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10th Dec 2022

Column

Polarising opinion: is optimism about polarisation in Europe warranted?

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Many people are concerned about the growing polarisation of society. Between left and right, between 'woke' activists and conservatives, between city dwellers and country folk, or cosmopolitans and nativists. Some fear the divides keep on growing.

But is it really that bad? Three recent academic studies suggest that all is not yet lost. Better even, they see plenty of reasons for optimism.

Conspiracies on the decline

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The first study focuses on popular belief in conspiracy theories in Switzerland. It was published in July by the Institute for Delinquency and Crime at the Zurich Hochschule für Angewandte Wissenschaften.

During the pandemic, conspiracy theories could be heard and read all over Europe. The virus was said to have come from a laboratory, to have been caused by 5G networks, or to be a perfidious plot by Bill Gates to forcefully vaccinate everyone. Some feared we were re-descending straight into the Middle Ages.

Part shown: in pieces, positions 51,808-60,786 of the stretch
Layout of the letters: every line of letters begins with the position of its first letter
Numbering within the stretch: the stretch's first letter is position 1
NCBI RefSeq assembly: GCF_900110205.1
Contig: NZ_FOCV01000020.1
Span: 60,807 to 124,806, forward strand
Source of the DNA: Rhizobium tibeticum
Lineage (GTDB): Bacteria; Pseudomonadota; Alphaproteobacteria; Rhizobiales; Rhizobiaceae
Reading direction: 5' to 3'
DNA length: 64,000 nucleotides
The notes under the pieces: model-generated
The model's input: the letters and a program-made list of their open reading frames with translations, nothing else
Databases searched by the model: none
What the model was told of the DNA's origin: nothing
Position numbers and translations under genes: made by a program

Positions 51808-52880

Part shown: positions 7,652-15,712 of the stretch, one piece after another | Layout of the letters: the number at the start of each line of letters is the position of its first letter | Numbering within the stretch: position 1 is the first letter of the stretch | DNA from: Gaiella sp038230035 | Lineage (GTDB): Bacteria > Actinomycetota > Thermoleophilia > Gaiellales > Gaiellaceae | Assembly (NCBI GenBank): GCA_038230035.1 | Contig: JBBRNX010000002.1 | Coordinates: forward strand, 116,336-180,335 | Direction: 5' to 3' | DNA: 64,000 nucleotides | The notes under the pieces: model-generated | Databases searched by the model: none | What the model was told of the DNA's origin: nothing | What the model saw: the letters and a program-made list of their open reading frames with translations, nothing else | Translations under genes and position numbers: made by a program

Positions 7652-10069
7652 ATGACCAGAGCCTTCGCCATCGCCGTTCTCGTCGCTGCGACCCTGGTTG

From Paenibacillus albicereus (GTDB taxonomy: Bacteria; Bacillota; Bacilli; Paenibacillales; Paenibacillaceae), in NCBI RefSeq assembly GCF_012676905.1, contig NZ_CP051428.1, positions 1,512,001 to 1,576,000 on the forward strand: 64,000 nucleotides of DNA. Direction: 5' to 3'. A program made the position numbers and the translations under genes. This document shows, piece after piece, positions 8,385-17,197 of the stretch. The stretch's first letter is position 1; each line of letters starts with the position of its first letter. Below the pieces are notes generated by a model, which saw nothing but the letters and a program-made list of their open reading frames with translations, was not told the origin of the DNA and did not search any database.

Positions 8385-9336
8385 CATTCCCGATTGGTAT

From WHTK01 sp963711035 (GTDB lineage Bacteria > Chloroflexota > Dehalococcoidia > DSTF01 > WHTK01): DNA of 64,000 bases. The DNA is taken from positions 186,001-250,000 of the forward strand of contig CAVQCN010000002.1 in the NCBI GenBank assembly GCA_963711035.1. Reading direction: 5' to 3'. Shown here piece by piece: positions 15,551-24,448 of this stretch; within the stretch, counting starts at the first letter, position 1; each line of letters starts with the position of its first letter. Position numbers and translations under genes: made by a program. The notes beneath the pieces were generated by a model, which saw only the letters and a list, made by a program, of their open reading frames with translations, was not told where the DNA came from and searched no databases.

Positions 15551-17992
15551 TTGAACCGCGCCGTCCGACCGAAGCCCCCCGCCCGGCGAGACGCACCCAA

The Zurich researchers discovered nothing of the sort. In 2018, they found, 36 per cent of all Swiss believed in conspiracy theories. But by 2021 that number had dropped to 28 per cent. This year, it remains at that level. While 28 per cent is still a lot, the common assumption that citizens are increasingly charmed by conspiracy theories does not seem to be true.

According to the researchers, supporters of conspiracy theories suddenly became visible during the pandemic — much more than before. Across Europe, they loudly protested against vaccines, obligatory masks and other Covid measures. But precisely because they were loud and radical, other citizens distanced themselves from them.

Dirk Baier, the director of the Zurich Institute, expects the remaining adherents to become even more radical and extreme — and as a result, he thinks general acceptance of these theories will continue to decline. Swiss citizens believing in conspiracy theories "are already somewhat older and insecure, and have a rather pessimistic world view," he told Swiss television. A dying breed, then.

Derivative polarisation